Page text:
Many of us know what it is like to sort through an estate, and conversations with others who have been there and done that, can be interesting. The discussion tends to lean towards what we are finding and what we are throwing away.
There are those who saved hundreds of twist ties or dozens of glass jars. Mesh citrus bags – certainly they were going to use them someday for something. Bread sacks aplenty. Canvas shopping bags will be used by those who are packing up the estate.
But it is my mother who saved the most newspaper clippings. I’m sure my father would have saved some of the articles, but my mother was over-the-top when it came to saving newspaper articles, greeting cards, and children’s homework or artwork – just to name a few categories of her collections.
I have heard myself say I would rather have her collection of newspaper articles than not have it. And although I may have thought to myself that I did not sign up for this project, I knew the sorting of my mother’s paperwork would someday, literally, land in my lap.
In an effort to down-size her collection, some of the boxes traveled home with me, and I have found I am reading everything. I read the article, then turn the paper over and check the backside for anything of interest. And if she saved the entire newspaper, I read the entire edition.
Reading and sorting are two different things, of course. Reading is fun. Sorting is not fun. Reading doesn’t make a mess. Sorting makes a mess.
After the reading part comes the sorting part and the inevitable question: What to do with the articles and photos? Are these piles really necessary? Rubbermaid boxes with family names on the outside? What’s a girl to do with all this stuff?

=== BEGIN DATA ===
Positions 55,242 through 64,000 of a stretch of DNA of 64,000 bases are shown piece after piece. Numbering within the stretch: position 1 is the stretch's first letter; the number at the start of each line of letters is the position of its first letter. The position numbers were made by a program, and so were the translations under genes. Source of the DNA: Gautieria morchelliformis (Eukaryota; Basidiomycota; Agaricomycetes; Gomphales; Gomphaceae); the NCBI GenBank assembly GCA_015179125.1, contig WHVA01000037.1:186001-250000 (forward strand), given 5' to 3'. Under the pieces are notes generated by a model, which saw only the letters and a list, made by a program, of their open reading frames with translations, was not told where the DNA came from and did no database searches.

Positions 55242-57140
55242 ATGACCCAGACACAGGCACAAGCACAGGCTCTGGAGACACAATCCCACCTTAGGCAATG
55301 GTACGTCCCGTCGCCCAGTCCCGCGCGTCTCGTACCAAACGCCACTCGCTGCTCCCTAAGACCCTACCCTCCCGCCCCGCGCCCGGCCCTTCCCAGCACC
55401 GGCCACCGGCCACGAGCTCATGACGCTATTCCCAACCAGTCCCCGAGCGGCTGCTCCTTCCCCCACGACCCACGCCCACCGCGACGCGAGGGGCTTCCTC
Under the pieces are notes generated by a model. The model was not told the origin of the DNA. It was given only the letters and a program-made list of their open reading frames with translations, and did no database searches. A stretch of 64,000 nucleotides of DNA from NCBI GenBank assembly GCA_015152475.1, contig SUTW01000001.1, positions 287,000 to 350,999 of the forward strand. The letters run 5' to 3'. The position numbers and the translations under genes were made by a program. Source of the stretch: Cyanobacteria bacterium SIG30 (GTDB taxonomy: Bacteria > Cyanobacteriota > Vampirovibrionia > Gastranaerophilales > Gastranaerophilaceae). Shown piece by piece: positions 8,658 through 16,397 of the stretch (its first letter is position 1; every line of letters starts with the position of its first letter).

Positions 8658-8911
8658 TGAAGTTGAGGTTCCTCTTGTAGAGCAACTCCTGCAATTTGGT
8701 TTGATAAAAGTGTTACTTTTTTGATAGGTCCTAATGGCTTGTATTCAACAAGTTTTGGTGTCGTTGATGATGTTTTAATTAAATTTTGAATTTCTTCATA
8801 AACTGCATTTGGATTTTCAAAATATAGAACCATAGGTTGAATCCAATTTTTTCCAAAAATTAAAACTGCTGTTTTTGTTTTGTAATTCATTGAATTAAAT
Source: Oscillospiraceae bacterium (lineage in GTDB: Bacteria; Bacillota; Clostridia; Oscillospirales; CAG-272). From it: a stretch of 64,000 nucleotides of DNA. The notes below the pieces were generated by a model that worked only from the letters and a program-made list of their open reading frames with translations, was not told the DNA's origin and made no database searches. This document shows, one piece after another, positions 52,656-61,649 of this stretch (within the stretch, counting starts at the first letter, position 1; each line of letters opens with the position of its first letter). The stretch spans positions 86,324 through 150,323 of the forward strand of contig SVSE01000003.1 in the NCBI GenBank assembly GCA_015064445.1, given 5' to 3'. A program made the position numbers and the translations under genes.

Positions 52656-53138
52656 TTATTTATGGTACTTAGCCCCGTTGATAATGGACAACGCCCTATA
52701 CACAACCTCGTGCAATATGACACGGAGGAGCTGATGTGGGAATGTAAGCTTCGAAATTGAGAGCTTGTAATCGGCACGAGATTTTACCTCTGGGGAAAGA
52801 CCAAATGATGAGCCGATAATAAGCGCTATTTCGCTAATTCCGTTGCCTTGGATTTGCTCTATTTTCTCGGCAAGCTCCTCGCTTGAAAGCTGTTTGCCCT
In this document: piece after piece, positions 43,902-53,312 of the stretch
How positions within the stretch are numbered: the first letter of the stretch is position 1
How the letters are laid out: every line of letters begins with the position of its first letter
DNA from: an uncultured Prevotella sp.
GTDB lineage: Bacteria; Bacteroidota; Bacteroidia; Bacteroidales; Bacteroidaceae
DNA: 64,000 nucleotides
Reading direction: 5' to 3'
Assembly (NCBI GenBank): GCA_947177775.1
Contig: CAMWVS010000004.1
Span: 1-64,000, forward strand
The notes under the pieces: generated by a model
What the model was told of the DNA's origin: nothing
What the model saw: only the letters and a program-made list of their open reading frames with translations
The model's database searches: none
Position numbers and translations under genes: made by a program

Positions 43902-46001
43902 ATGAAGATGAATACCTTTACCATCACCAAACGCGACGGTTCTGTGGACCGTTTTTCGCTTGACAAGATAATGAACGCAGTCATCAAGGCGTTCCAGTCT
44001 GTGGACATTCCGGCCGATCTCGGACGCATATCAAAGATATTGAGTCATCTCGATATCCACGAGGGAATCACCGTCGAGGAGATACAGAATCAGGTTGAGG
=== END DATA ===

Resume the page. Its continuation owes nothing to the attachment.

If you grew up in Edgerton, I have likely seen a picture of you in one of Mom’s newspaper clippings. Not a recent picture of you, just me recently seeing a picture of you. You got married back in the day, and I know what kind of flowers you carried. I have read the description of your veil and wedding dress. I know the songs that were sung and who the musicians were. I have read about the attendants.
I even know what the mothers of the bride and groom selected as their attire for the day. Apparently it doesn’t matter what the fathers wore as there was never mention of the guys. Maybe there is no need to describe the men’s attire. All a guy has to do is show up in his suit or tux, and he looks good.
Just when I think it is okay to throw an article away, I see a few words which make me think I should save it. Steven has even poked his hands in the wastebasket and saved a photo or two. He recognizes people in the photos, and he then has a reason to visit and give a newspaper clipping to them.
Mom was a writer. I now wonder if she needed to keep written words because throwing the article away would be like throwing away memories. Anything documented in black-and-white helps us remember, or should I say helps us never to forget.
In digging through her boxes, I discovered my mother wrote a poem she entitled “Ode to Homecoming, 1971.” Not only did she take the time to write about the town homecoming, she rhymed her words. I have to admit I was pulled into this writing thing, but rhyming – how did she do it?
What’s shocking to me about these newspaper articles is figuring out how many years ago it was. It’s probably not polite of me to point out that 1971 was 50 years ago. And I recently learned my 40th class reunion will be held this year. I had to stop for a moment and do the math. Weren’t we just kids the other day? Now we qualify for that 55 and over thing.